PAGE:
We must resist the temptation that, because we can measure, we should.
– National Association of Independent Schools
I am entirely certain that 20 years from now we will look back at education as it is practiced in most schools today and wonder that we could have tolerated anything so primitive.
– John W. Gardner, founder, Common Cause
Mad River Union
ARCATA – Education critics warn that accreditation agencies are imposing ill-judged and undue pressures on public universities like Humboldt State, forcing them to employ large-scale, data-driven measurements of student learning to verify classroom results.
The emphasis should be on creative measurements, not numerical, quantitative ones, critics say, which tend to be static and limited in what they confirm about successful learning.
Better than tests, critics believe, are multiyear, cross-disciplinary portfolios or journals of student work. They are more far-reaching and precise “mosaics” of educational progress across various subjects, centered on a lively interplay of disciplines. In other words, qualitative evaluations are organic and longitudinal, not static and short-lived snapshots like numerical ones.
Reinforcing this distinction, education critics urge, portfolio, journal and diary learning requires constant writing which, by many standardized testing results, 21st century students sorely need. Rigorous writing should be taught in all courses, analysts say.
Only 25 percent of U.S. students are proficient in writing, according to 2013 data cited by Michigan State University. It called this collapse “abysmal.”
The quantitative-versus-qualitative debate over how to gauge whether education is working represents an epochal change in public education. In academic argot, it is a “paradigm shift” to a new campus architecture called learning management and learning management systems.
Its underlying premise is that learning can be measured empirically through verifiable numerical measurements (data analysis) and observation, despite the intangibles of educational experience: the cultivation of critical judgment, lucidity of mind and habits of intellectual curiosity that make for lifelong learning and existential enlightenment.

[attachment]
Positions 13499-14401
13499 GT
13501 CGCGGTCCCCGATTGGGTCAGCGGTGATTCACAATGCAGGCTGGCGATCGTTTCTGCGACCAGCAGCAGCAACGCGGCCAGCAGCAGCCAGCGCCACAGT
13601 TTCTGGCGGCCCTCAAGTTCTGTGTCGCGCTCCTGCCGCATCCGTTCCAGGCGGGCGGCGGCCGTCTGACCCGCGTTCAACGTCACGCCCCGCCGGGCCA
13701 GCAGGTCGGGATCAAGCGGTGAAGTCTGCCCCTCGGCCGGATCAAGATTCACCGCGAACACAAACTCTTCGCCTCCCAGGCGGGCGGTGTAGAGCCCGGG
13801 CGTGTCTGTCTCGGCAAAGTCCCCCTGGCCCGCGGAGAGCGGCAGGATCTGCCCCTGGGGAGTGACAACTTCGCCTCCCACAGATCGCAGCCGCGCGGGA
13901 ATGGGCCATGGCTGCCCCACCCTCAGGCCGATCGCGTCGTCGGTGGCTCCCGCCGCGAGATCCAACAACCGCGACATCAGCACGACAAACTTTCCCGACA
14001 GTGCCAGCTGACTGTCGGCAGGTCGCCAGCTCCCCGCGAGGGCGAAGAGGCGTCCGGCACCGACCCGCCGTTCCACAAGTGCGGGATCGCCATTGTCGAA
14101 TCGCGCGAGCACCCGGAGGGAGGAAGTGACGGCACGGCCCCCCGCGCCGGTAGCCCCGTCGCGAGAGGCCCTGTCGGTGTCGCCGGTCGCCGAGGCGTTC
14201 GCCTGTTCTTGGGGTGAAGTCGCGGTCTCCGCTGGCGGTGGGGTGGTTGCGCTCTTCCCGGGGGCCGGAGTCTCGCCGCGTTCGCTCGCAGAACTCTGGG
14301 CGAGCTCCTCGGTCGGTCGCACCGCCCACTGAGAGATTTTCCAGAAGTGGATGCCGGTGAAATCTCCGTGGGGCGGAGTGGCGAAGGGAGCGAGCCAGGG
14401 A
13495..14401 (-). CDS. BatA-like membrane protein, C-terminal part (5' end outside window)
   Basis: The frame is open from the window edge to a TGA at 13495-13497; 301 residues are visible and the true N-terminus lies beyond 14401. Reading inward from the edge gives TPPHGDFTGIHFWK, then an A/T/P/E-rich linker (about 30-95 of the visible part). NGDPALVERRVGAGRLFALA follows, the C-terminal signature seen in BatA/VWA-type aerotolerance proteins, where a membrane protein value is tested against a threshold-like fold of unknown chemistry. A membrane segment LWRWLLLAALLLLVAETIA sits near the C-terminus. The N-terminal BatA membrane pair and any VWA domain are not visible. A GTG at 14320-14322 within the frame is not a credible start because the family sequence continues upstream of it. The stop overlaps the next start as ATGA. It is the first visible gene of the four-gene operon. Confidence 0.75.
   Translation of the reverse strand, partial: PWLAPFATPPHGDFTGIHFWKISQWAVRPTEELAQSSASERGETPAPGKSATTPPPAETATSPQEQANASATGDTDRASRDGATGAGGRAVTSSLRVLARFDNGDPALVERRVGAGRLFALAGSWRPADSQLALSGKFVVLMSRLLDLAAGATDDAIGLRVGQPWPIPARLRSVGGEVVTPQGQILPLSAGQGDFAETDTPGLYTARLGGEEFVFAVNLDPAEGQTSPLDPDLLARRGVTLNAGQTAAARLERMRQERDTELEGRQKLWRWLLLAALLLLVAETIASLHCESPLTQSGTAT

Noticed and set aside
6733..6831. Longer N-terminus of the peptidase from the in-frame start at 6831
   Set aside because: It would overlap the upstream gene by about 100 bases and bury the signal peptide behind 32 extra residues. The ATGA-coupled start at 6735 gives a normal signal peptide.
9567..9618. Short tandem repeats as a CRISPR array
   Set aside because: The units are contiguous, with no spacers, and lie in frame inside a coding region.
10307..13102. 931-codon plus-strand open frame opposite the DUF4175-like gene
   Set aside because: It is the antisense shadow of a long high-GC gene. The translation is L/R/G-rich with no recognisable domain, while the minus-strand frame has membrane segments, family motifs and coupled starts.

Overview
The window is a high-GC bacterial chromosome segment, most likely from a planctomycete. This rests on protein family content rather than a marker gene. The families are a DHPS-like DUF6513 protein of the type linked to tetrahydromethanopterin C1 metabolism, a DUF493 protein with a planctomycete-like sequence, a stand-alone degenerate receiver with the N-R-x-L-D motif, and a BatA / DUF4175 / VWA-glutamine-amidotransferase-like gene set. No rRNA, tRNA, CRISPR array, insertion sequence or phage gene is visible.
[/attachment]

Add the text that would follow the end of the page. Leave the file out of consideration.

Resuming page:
A corollary to this premise is that the data, the “facts,” will speak for themselves. But critics warn that this is a misapprehension. It is human judgment that will arrange the data and determine their meaning and reliability. Human judgment is subject to error and unconscious bias.
Judgment will also be exercised about the ways the data are handled – that is the methodologies brought to bear – and about the significance and interpretation of the conclusions.
These questions are topical at Humboldt State, where work is well along to meet the demand from its regional accreditation agency, the Western Association of Schools and Colleges (WASC), for metrics of successful student learning. Officials from the association are scheduled to be on campus in spring 2018.
A university-wide steering committee has drafted a cluster of recommendations to meet the association’s requirements, and HSU has already enacted several of them.
The committee’s draft does not address the validity and wisdom of relying extensively on metrics and “data dashboards” to measure the quality of education. That was not the panel’s charter.
But an analysis by educators at the University of Southern California strongly questions the diktat of accreditation agencies for quantitative measurements of student learning.
In fact, contend Melissa Contreras-McGavin and Adriana J. Kezar of USC’s Rossier School of Education, so-called learning metrics “yield time-bound, partial and arguably weak evidence of student learning,” evidence that can be shallow, inaccurate and misleading.”
“One of the arguments in favor of quantitative assessments is their capacity to effectively predict future student performance and outcomes,” Contreras-McGavin and Kezar state. “However, the predictive usefulness of quantitative measurements often extends no more than the next year of course work.”